Scientists create a synthetic surface for growing stem cells

Scientists create a synthetic surface that allows stem cells to replicate into millions of identical cells, opening up new treatment methods.

MIT researchers wanted to see if the human stem cells could survive on the synthetic surface.

Indeed, the cells did grow on the surface. The colorful human embryonic stem cells you see here are proof of that.

The middle and bottom layers in this picture reveal thriving human pluripotent stem cells (which are cells that can be grown for possible treatments for diseases such as Parkinson's and multiple sclerosis).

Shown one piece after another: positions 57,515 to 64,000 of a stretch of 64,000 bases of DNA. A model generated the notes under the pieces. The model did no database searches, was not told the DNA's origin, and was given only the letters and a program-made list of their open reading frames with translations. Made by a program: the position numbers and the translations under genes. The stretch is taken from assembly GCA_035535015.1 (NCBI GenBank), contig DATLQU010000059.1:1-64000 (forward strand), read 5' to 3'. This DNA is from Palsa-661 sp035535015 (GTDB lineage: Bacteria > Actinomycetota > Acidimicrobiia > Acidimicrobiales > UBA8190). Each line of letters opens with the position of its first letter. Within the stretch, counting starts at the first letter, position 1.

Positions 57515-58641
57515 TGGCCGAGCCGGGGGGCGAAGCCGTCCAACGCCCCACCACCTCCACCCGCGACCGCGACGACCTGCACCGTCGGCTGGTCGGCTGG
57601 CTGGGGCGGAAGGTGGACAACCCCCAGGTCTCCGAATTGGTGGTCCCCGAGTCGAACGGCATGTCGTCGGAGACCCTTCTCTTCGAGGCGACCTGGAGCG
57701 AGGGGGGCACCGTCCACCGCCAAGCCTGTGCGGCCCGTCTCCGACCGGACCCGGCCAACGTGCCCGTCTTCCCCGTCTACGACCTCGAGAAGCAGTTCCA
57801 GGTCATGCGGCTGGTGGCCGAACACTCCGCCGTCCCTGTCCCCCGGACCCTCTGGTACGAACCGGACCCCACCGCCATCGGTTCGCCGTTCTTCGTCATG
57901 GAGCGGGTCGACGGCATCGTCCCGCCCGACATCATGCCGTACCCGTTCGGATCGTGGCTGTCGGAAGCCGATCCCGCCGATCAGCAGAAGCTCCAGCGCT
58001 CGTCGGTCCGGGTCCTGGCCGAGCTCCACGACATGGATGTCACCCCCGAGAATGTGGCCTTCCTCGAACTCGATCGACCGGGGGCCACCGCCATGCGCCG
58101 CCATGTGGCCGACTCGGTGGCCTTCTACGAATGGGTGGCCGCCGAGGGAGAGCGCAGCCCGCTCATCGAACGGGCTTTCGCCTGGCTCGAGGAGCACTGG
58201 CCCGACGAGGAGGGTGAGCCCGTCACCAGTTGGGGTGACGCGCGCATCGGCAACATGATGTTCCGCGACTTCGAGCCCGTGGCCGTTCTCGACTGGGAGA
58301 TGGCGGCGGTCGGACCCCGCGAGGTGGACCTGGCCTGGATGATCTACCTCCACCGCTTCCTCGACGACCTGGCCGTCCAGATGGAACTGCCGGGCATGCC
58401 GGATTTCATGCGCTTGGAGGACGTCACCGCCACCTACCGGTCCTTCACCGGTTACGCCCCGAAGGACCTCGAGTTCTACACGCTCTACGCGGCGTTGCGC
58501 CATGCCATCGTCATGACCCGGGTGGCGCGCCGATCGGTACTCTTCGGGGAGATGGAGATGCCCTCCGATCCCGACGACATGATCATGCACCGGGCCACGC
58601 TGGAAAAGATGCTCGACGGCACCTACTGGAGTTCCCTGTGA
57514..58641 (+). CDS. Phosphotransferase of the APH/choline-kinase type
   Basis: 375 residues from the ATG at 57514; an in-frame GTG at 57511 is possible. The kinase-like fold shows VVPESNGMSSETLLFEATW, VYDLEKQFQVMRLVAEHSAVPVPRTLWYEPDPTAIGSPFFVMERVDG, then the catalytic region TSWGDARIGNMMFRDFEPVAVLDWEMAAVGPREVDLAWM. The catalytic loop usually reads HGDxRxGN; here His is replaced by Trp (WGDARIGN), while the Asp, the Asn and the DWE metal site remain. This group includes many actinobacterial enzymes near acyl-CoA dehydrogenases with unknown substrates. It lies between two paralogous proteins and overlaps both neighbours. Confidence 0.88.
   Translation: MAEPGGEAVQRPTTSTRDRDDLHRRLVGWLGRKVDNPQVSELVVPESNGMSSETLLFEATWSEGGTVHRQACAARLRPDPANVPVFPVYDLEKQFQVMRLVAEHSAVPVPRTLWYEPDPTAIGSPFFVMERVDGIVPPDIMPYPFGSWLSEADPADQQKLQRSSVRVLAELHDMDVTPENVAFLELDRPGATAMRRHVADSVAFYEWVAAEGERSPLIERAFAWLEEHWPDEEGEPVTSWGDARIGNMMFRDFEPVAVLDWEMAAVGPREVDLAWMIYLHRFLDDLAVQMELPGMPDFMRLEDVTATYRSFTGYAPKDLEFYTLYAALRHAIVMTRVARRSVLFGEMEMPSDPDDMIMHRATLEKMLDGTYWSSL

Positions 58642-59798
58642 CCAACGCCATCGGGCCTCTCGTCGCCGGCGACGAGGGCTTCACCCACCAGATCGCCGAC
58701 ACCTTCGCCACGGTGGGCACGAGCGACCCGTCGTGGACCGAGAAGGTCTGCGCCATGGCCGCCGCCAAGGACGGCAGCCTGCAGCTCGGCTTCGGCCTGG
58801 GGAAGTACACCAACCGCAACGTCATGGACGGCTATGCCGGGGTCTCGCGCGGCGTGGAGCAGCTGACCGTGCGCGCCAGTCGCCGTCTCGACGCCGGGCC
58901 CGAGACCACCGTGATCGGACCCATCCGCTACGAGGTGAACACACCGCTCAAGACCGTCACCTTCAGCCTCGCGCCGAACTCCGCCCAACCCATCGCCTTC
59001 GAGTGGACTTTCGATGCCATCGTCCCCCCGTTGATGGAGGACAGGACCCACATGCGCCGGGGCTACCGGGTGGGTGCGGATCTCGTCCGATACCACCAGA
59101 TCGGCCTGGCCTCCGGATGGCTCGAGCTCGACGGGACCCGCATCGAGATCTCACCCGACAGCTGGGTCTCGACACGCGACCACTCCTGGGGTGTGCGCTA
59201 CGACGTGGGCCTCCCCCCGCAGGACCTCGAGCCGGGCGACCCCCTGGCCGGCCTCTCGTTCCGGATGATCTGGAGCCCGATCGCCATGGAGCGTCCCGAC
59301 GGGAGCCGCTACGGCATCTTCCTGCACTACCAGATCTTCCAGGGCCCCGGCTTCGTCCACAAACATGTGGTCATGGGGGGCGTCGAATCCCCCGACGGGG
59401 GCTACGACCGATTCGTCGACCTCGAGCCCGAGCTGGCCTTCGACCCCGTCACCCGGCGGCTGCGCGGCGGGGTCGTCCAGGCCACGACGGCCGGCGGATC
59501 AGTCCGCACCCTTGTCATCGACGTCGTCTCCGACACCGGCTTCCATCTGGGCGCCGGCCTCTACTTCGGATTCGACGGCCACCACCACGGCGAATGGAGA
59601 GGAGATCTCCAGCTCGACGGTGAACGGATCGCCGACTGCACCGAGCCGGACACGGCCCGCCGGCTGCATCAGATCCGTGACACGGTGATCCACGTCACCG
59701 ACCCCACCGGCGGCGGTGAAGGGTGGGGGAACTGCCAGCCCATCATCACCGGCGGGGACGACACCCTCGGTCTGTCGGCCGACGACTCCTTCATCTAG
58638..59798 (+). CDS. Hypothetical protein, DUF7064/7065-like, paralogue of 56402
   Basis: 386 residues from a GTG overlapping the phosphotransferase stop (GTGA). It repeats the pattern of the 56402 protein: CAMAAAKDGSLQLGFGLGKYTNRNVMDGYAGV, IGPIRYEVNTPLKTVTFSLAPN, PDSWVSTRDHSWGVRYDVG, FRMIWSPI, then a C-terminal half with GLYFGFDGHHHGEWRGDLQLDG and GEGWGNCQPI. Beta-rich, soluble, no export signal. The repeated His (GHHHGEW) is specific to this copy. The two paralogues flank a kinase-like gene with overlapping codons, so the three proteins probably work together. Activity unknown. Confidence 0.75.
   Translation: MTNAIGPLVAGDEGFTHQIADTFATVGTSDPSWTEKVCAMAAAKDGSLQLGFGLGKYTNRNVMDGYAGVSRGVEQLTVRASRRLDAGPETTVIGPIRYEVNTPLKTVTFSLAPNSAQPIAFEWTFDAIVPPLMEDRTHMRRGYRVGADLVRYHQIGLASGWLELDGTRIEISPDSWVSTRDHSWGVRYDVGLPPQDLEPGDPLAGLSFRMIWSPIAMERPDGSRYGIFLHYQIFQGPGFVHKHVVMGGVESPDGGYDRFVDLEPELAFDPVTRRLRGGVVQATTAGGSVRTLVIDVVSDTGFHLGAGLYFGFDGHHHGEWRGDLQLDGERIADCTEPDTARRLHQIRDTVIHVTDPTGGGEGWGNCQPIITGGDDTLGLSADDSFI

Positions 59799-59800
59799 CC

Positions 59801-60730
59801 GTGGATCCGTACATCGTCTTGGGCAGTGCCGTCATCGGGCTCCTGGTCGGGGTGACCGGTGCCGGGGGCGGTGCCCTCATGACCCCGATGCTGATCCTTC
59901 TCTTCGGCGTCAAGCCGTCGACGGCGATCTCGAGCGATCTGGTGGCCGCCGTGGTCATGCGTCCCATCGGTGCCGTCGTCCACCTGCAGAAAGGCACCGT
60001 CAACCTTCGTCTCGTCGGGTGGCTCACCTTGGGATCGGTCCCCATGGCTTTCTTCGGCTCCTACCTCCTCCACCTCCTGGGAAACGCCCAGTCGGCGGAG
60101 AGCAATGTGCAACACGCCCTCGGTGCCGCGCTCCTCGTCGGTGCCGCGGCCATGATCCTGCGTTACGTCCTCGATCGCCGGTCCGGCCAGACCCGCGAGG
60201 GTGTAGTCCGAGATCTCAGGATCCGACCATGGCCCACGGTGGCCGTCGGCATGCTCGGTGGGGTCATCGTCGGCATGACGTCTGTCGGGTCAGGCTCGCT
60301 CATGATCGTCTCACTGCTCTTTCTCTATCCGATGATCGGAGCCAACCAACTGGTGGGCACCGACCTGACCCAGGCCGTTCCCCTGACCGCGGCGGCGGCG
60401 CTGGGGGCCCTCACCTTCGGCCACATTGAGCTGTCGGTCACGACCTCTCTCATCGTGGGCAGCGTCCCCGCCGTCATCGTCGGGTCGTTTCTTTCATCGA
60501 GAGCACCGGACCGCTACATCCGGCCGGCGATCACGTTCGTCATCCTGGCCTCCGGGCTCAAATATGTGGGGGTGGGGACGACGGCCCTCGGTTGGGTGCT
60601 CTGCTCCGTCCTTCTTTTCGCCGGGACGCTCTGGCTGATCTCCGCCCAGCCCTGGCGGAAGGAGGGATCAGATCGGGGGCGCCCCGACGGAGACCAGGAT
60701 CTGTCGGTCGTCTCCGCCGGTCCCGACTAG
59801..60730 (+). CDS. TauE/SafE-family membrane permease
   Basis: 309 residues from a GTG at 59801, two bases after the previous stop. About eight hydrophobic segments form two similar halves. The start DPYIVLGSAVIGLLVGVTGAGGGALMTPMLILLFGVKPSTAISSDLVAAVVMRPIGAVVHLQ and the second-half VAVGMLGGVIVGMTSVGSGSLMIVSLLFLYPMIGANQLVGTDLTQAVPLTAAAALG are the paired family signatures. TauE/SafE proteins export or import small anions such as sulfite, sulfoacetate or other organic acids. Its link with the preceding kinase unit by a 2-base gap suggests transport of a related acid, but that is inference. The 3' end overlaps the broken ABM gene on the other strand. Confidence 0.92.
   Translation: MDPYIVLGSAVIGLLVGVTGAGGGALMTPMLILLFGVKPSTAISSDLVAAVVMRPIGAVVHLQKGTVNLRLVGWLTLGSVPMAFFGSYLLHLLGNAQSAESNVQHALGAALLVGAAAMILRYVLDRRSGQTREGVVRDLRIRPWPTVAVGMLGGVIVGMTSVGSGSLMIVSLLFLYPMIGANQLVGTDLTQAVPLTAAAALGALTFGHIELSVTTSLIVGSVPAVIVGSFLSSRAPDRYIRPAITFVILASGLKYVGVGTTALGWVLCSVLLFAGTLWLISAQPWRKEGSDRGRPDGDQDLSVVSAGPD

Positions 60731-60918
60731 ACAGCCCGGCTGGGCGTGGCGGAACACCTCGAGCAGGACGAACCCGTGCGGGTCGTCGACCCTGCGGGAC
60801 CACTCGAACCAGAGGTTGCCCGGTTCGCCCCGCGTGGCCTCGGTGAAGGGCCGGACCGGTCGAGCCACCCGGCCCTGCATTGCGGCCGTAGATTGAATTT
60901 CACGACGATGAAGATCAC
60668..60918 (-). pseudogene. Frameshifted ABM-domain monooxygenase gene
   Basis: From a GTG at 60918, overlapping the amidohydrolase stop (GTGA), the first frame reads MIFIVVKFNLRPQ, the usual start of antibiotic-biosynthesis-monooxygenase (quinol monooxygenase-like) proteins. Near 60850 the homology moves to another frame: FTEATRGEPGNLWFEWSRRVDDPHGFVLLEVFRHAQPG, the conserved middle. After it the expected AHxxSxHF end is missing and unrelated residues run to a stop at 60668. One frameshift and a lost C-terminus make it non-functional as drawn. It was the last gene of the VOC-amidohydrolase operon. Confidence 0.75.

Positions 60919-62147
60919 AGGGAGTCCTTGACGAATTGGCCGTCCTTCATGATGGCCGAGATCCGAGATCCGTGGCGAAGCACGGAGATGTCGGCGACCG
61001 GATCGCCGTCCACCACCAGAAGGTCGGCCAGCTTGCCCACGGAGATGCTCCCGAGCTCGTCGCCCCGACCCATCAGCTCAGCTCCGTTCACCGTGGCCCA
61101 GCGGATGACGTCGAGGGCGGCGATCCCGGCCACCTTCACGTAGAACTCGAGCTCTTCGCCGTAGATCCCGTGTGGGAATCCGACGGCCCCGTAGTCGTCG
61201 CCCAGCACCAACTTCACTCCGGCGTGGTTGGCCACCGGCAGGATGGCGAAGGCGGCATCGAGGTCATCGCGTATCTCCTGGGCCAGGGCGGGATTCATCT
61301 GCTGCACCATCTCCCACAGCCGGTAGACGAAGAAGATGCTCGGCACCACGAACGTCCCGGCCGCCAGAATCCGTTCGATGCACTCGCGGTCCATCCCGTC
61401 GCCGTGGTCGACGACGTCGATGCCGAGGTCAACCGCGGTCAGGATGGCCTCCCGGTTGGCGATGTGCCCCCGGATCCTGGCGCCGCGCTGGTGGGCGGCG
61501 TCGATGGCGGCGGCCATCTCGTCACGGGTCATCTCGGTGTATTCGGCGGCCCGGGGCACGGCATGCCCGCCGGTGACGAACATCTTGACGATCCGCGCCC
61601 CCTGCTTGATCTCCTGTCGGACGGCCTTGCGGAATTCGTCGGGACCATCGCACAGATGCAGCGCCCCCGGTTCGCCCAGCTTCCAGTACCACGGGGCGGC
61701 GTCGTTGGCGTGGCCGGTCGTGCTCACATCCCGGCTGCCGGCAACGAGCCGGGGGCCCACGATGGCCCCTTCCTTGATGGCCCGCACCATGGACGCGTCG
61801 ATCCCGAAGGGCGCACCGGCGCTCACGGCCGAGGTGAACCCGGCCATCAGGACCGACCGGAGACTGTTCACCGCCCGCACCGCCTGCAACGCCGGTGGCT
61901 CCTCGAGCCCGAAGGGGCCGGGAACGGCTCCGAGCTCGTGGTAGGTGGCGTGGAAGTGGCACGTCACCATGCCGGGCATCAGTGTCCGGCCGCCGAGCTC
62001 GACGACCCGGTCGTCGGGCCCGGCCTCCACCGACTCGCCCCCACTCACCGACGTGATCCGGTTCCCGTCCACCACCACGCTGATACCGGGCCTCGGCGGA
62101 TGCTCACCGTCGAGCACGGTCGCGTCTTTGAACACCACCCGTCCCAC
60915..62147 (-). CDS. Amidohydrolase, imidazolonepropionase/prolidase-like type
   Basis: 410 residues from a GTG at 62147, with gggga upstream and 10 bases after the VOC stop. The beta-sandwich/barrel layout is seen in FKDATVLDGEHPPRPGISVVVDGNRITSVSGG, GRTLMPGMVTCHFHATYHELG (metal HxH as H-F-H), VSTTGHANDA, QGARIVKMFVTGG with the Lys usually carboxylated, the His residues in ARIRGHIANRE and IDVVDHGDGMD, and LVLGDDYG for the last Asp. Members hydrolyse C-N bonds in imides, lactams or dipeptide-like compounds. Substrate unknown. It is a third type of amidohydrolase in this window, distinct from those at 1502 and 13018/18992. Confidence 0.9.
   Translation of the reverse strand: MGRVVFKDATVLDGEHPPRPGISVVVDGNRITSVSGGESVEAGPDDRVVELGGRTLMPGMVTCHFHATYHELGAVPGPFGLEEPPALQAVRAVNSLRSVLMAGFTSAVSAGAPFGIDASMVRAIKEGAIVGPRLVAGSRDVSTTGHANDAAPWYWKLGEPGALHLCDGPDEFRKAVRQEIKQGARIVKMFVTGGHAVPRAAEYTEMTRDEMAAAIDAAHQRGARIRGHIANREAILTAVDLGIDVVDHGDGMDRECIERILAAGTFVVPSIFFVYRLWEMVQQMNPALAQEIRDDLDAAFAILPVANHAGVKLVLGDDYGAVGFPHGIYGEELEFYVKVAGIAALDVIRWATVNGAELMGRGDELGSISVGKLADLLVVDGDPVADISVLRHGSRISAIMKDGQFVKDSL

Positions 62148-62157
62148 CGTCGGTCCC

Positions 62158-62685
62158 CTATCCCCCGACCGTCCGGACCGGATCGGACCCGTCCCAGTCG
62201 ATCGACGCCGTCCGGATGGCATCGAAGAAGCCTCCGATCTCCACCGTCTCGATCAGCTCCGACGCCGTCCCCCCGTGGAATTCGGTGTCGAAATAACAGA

It turns out, the cells grew quite well on the synthetic surface. The cells flourished for three months.

It's a big deal because this is the first surface that researchers have been able to grow single cells into identical colonies, report the scientists. The researchers essentially grew millions of identical cells!

The current method of using a plastic dish with a layer of gelatin and animal cells is not nearly as efficient as this new one. Not to mention, the foreign animal material would probably trigger an immune response in human patients. The new surface side steps that problem all together.

The development could open up new therapeutic treatments for patients with spinal cord injuries, Parkinson's disease, type 1 diabetes, multiple sclerosis, among others.

Image courtesy of Y. Mei, K. Saha, R. Langer, R. Jaenisch, and D. G. Anderson

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